5 Things You Need to Know About Age-Related Macular Degeneration
Macular degeneration is an eye condition that disproportionately affects the aging population. Macular degeneration is a progressive disease that can lead to total blindness over a period of years. It sometimes begins so slowly that those who suffer from it often believe they’re just experiencing normal age-related vision loss. Fortunately, even though there’s no absolute cure for age-related macular degeneration, advances in medical technology have resulted in several positive treatment options. Here’s what you need to know about age-related macular degeneration:
There Are Several Risk Factors for Developing Macular Degeneration
Those over the age of 55 are far more likely to develop age-related macular degeneration than their younger counterparts. Other risk factors include a history of smoking, abnormal blood pressure or elevated cholesterol, and a family history of macular degeneration. You are also at greater risk if you’re Caucasian.
The Early Stages of Macular Degeneration Sometimes Have No Symptoms
Those in the initial stages of macular degeneration experience no symptoms. Unfortunately, a certain number of patients don’t have any symptoms even when they’ve progressed into the intermediate stage. This is why it is important for anyone who falls into the risk categories to schedule an eye exam on a regular basis. Your eye doctor can administer several tests designed to determine whether you have developed this condition.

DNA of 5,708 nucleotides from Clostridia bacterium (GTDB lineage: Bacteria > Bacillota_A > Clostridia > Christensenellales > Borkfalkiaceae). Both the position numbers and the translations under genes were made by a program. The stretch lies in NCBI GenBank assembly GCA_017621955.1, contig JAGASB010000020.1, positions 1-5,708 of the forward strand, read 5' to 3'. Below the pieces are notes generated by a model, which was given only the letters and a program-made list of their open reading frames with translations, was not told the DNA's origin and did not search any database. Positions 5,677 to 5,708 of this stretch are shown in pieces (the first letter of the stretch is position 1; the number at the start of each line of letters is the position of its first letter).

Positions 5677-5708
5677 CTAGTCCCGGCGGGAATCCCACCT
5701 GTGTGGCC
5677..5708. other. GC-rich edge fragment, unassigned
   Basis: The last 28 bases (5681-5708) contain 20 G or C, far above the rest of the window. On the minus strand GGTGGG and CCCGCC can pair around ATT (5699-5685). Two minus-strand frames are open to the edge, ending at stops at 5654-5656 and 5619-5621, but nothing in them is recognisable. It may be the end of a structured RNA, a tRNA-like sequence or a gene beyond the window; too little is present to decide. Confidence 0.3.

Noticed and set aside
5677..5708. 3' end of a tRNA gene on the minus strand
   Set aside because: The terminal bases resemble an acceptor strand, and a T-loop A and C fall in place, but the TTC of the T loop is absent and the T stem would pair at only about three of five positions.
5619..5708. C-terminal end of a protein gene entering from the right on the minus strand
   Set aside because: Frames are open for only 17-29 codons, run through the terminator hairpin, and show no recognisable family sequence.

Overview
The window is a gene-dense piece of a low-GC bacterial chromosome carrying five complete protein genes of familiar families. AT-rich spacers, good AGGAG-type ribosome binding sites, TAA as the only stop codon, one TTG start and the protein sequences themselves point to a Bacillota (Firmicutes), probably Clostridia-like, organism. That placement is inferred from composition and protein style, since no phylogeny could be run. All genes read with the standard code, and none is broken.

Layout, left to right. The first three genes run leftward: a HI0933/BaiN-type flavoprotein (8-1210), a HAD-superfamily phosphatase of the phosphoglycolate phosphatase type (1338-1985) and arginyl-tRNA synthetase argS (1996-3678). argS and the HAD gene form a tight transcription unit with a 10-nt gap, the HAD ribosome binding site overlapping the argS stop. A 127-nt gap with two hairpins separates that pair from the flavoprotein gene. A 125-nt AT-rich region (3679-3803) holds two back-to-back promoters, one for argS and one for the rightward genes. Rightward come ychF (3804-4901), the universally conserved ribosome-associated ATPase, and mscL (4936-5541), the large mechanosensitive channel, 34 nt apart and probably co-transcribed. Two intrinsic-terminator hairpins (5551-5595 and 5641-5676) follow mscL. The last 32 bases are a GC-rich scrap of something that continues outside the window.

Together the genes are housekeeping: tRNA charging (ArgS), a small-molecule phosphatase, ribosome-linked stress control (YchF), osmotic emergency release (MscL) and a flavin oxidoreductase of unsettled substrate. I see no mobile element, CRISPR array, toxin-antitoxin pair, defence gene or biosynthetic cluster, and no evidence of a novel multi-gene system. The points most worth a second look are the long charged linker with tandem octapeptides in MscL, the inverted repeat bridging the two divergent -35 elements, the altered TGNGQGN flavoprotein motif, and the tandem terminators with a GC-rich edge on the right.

Possible Symptoms of Early-Stage Macular Degeneration
There are several possible signs that you may have macular degeneration. They include dark or light spots appearing in your center vision, wavy lines, and blurring of your central vision. See your eye doctor immediately if you experience any of these symptoms.
Macular Degeneration May Be Helped By Dietary Supplements
Your eye doctor may suggest certain dietary supplements if you’ve been diagnosed with macular degeneration — evidence exists that these may help slow the progression. These supplements may also be recommended if you have not developed the disease but are in a high-risk group — ask your eye doctor if you think this might be right for you.
Staying Healthy Reduces the Overall Risk of Macular Degeneration
Staying within a healthy weight, watching blood pressure and cholesterol levels, and wearing sunglasses with UV protection while outdoors all may help reduce the chances of developing macular degeneration or slowing its progression if you already have it.
Please feel free to reach out to us at your convenience if for more information on keeping your eyes as healthy as possible.